Building Our Discipline Muscle

The food line item is the most-talked-about item on our budget day in and day out. It gets especially intense once we are at the halfway point between paychecks. We budget $200 for groceries and eating out every two weeks ($100/week). How much do we have left? Do we have any plans with friends we need to save money for? Can we go out to eat tonight and still have enough for groceries? How much do we need for groceries next week?

All these questions get asked before we ever decide to go out to eat (which is usually just on Fridays for lunch and maybe once on the weekend).

But a situation came up a few weeks ago: Our friend Keisha (designer of this blog) asked us if we wanted to go to Jimmy John's for lunch on a Wednesday, nearly the halfway mark before our next paycheck. Double whammy. We had packed our lunches, but were tempted to go out. What should we do?

KW is the keeper of the food envelope, so the first step was to see how much we had left.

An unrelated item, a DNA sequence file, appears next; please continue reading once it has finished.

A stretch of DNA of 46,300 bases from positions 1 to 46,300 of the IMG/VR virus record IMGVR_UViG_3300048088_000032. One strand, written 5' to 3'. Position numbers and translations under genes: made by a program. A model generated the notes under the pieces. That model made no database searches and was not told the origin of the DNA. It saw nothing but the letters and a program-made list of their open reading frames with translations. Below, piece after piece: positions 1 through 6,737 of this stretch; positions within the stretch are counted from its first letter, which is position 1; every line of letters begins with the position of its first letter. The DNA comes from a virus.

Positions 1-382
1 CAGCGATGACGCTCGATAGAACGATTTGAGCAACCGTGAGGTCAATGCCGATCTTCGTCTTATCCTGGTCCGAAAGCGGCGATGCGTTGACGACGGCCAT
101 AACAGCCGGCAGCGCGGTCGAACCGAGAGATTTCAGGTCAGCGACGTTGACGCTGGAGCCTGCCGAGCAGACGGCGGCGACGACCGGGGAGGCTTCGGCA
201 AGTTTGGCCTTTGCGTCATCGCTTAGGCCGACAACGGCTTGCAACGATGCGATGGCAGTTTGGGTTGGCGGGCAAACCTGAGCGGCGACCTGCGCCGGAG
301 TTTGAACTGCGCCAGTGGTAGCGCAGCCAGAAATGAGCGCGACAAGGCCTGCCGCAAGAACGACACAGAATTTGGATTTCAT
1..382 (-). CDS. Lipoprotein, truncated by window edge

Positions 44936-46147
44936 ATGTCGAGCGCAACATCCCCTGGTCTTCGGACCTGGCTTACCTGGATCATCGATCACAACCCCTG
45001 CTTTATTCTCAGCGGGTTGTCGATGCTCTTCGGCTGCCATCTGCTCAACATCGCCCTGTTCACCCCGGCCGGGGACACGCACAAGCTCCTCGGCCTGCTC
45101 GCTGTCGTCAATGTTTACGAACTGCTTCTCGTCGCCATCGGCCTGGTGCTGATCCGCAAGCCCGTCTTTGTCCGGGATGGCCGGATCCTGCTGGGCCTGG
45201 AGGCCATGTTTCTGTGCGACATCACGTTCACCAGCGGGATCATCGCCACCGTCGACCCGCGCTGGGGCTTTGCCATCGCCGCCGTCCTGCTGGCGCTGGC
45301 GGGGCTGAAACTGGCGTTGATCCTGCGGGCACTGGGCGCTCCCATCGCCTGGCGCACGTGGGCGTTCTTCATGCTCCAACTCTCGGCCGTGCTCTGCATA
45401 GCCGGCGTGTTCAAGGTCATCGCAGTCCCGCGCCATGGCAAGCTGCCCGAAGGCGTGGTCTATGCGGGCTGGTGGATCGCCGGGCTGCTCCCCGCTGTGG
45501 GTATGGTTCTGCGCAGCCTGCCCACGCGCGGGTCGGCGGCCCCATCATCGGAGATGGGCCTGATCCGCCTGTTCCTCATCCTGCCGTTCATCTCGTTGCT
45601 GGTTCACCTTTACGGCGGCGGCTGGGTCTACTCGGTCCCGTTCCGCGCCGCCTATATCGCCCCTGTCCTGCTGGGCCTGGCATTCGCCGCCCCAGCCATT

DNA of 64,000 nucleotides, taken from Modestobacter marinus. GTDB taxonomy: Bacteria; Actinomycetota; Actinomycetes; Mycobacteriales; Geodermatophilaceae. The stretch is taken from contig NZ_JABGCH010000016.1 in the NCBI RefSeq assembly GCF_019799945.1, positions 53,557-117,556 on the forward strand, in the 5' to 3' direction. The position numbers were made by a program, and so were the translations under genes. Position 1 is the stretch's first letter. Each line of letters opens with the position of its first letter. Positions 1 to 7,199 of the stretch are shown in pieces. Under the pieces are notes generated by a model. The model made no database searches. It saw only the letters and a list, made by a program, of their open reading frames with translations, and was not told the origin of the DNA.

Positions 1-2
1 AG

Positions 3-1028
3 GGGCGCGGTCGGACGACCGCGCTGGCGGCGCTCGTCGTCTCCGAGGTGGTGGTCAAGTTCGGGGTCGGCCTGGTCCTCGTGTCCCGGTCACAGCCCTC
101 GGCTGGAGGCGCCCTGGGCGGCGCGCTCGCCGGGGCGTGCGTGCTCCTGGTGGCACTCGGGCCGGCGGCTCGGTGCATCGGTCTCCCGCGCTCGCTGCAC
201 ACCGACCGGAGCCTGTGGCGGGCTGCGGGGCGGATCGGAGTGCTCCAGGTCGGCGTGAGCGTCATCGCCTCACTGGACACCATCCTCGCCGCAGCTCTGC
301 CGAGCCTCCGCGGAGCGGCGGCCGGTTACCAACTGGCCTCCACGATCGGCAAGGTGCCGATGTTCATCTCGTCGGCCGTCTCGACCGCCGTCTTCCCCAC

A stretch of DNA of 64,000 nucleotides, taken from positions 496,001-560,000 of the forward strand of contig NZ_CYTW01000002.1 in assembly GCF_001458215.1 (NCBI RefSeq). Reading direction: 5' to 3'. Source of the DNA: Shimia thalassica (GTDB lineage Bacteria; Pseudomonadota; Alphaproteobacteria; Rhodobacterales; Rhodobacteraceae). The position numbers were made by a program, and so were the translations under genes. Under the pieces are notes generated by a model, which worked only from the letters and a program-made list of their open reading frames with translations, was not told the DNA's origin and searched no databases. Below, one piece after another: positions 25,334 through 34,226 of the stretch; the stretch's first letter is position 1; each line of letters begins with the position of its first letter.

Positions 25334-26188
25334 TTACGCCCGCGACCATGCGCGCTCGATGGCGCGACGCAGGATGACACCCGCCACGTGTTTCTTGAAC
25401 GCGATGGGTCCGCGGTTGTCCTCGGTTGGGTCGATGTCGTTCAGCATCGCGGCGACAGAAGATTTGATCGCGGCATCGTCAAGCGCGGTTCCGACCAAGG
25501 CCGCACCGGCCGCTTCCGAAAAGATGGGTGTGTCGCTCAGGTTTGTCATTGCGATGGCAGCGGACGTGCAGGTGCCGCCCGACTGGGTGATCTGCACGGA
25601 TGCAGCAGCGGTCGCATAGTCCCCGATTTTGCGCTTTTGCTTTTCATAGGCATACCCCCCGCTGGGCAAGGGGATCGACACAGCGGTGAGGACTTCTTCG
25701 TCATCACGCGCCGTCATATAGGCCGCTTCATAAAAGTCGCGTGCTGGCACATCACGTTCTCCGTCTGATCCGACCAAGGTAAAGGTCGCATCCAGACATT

Answer: $140.

Having more than half our money left usually puts us in a cocky position of arrogance. "Oh, yeah, we're fine. We've got plenty of money. Let's just go out to eat." We are then usually humbled in the next few days as we find we want to buy something special at the grocery store or invite friends over for dinner, but we can't because we are scraping by until we get paid.

It's not that we don't like going out to eat for lunch with a friend, it's that we have learned that we don't like the feeling of being out (or nearly out) of food money before we get paid again. And we have tried to be smarter these past few months by thinking ahead and stretching our food money to the end of the paycheck, and even farther.

But the temptation for us to go out to eat is usually strong. So, now back to the Jimmy John's decision. Which is a hard one. We both love us some Jimmy John's. I told Kels we could go if she wanted to (I'm usually the one that says no). But, she said no this time. And I was OK with that.

I emailed her at work and told her that whether we realized it or not, it was a big moment in our realm of food money. This small decision was helping us build up our discipline muscle.

It's easy to let that muscle atrophy over time, but we must continue to work it out whenever a financial decision comes along. If we don't, we lose it and fall back into the same routine of scrapping by until our next paycheck.

On our last paycheck we actually had $30 left over in our food envelope! Which means we were able to go on a little date!

Forward progress. I like it. How about you?